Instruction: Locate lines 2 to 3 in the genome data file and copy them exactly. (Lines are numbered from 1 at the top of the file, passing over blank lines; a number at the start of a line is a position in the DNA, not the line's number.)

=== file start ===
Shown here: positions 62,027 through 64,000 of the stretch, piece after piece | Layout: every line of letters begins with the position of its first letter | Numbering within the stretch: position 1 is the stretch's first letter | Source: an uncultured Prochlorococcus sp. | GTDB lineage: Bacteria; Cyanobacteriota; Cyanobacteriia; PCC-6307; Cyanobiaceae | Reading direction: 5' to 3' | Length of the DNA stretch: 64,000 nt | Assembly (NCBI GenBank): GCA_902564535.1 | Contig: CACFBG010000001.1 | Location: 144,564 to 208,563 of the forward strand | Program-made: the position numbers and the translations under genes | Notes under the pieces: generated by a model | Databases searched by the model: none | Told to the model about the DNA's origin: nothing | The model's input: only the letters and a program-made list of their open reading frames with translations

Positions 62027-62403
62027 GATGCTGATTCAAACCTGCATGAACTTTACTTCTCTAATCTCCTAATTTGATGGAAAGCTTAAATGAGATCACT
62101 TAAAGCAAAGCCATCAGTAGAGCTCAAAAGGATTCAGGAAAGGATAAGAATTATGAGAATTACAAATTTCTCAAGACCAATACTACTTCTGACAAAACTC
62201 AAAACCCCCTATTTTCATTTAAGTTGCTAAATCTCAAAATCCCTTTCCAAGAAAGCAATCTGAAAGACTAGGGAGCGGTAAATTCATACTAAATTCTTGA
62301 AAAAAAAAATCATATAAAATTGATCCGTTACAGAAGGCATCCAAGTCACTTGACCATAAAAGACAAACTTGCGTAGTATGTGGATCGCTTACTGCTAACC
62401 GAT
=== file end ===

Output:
Positions 62027-62403
62027 GATGCTGATTCAAACCTGCATGAACTTTACTTCTCTAATCTCCTAATTTGATGGAAAGCTTAAATGAGATCACT